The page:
Monday 30 March 2015

"A period (long) of dry weather that is harmful to crops"

In this blog I am going to use the d-word aka drought; i.e. “A period (long) of dry weather that is harmful to crops”.

Canterbury (and parts of lower eastern North Island) has had weather conditions that are having (and have had) an adverse effect on plant growth since December 2014 - a drought.

Since November (and especially since December) ET has outstripped rainfall on a daily basis.  Setting aside an isolated 27mm rainfall on 22 February there have been only 10 days since 1 December when the daily rainfall has exceeded ET.  In that time a soil moisture deficit of more than 170mm has developed on a Lismore silt loam or about 3 months average rainfall.  
This season is not abnormal and is very similar to the El Niño event of 1997-98.  Do the seasons 1997-98 and 2014-15 have similar El Niño Southern Oscillation Indices (SOI)?  Comparison of the SOI for the two seasons shows strong similarity.  No question 1997-98 had much stronger SOI with index values, especially in December-March when they were in excess of -20 in.  While the index alone does not guarantee drought like conditions, most will remember the 1997-98 drought.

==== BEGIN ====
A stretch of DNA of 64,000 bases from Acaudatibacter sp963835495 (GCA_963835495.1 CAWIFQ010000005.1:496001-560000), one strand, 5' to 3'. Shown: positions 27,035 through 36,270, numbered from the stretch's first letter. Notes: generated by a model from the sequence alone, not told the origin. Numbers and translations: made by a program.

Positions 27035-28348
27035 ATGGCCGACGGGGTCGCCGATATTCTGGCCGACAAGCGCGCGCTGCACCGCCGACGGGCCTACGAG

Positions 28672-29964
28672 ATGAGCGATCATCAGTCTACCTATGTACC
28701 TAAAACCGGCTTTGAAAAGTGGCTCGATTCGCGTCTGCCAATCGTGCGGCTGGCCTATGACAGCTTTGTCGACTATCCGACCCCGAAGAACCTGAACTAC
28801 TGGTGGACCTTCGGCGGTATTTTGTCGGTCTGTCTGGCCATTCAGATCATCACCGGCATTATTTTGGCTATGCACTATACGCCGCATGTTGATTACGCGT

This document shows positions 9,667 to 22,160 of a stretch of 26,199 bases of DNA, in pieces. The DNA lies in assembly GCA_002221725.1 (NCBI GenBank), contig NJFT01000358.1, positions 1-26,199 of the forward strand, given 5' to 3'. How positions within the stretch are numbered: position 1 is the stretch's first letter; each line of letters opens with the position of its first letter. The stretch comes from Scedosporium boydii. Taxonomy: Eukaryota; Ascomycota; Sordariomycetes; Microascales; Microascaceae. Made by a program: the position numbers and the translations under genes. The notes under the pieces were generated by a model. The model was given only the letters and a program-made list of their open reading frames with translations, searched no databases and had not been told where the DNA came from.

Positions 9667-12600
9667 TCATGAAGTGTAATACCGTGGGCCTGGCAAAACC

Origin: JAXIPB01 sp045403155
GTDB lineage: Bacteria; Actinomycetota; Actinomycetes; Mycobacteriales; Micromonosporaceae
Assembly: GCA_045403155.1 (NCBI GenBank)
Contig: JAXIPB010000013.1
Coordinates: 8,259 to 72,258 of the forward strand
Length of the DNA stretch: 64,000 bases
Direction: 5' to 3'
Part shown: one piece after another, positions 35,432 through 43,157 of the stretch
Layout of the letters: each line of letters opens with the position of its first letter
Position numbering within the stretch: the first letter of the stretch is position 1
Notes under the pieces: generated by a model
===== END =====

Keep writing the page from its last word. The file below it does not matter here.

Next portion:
The 2014-15 SOI is similar because it has been negative since June and greater than -6, the indicator of a strong event.  El Niño typically results in the lower than normal rainfall on the east coast - so it has been on the east coast of Canterbury and parts of the North Island. 

If the seasons continue to mimic each other it would appear there is still a wait till April or May for a significant rainfall and probably not until May before rainfall might exceed ET and start to attack to the soil moisture deficit. 

This insightful blog post was written by Dr Anthony Davoren from HydroServices Ltd

Tuesday 24 March 2015

Information Aplenty for Farmers at the Sustainable Irrigation Field Day

The Sustainable Irrigation field day last Wednesday saw an excess of 50 attendees interested in learning more about variable rate irrigation (VRI), electro-magnetic (EM) mapping and soil moisture measurement technologies. Hosts Peter Mitchell and Nick Webster of North Otago’s Mitchell and Webster Ltd noted that there was a strong contingency of farmers in the turnout which was very encouraging. Farmers are hearing about the benefits and thinking more seriously about precision ag technology as a means of helping them increase resource efficiency and revenue.

Jemma Mulvihill (Agri Optics New Zealand Ltd) discusses EM mapping and how the data can be used to make informed irrigation scheduling decisions.